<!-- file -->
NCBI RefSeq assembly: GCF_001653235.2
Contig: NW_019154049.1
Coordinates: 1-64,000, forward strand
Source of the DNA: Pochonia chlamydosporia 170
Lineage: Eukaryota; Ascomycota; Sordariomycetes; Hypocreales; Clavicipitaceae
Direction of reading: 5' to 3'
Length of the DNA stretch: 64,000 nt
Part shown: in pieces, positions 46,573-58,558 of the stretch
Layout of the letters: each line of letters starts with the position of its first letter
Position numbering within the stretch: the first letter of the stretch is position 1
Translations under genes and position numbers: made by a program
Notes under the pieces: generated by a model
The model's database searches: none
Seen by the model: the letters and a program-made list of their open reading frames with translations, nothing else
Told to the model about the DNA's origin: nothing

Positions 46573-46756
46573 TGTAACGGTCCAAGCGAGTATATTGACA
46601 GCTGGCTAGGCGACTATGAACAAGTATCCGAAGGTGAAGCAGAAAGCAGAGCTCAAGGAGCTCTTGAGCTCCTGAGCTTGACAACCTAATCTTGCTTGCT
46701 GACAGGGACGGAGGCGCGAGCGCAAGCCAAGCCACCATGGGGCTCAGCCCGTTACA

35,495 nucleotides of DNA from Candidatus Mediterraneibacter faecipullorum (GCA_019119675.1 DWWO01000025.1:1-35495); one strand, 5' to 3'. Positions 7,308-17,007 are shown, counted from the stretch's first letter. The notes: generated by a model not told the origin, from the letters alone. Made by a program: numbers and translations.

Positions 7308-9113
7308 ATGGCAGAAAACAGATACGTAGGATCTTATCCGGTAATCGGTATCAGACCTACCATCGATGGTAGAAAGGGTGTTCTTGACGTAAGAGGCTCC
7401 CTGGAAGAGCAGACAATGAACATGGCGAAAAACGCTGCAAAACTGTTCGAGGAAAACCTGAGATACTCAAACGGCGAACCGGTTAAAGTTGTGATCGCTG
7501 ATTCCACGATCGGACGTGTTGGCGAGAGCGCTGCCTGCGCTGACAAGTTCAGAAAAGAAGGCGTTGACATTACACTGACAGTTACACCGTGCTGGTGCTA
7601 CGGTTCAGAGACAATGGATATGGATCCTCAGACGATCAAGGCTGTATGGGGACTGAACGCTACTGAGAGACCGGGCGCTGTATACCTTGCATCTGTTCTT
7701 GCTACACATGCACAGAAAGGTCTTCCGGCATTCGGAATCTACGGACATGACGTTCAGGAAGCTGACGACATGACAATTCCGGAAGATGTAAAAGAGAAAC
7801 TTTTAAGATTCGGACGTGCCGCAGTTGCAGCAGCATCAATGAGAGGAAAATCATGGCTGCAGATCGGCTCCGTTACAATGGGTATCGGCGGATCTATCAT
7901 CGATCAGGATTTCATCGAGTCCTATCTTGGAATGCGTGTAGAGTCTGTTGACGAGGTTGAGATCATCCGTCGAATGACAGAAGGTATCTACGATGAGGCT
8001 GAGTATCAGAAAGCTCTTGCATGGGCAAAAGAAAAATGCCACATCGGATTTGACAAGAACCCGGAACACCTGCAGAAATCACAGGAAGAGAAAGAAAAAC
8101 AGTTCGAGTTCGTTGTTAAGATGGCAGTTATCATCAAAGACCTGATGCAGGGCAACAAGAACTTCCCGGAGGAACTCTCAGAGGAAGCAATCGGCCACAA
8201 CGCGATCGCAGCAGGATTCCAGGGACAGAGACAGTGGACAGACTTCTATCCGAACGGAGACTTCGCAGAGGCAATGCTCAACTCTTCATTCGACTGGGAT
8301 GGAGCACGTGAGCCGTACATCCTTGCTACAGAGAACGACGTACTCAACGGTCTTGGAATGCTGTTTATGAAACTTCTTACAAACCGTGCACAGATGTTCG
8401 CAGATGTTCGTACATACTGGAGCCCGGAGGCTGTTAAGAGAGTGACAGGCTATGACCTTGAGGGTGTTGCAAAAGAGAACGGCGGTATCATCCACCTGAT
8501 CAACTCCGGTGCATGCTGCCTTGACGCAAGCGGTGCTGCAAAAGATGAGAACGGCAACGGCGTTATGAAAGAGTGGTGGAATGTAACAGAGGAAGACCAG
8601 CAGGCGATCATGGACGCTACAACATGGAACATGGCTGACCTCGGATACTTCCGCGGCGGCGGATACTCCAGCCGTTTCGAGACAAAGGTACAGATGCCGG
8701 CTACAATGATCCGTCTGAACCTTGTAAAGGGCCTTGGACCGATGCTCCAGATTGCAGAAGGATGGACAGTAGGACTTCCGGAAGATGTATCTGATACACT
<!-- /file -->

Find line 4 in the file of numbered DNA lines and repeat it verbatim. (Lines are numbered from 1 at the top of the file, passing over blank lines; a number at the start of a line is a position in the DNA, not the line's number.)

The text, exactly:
Source of the DNA: Pochonia chlamydosporia 170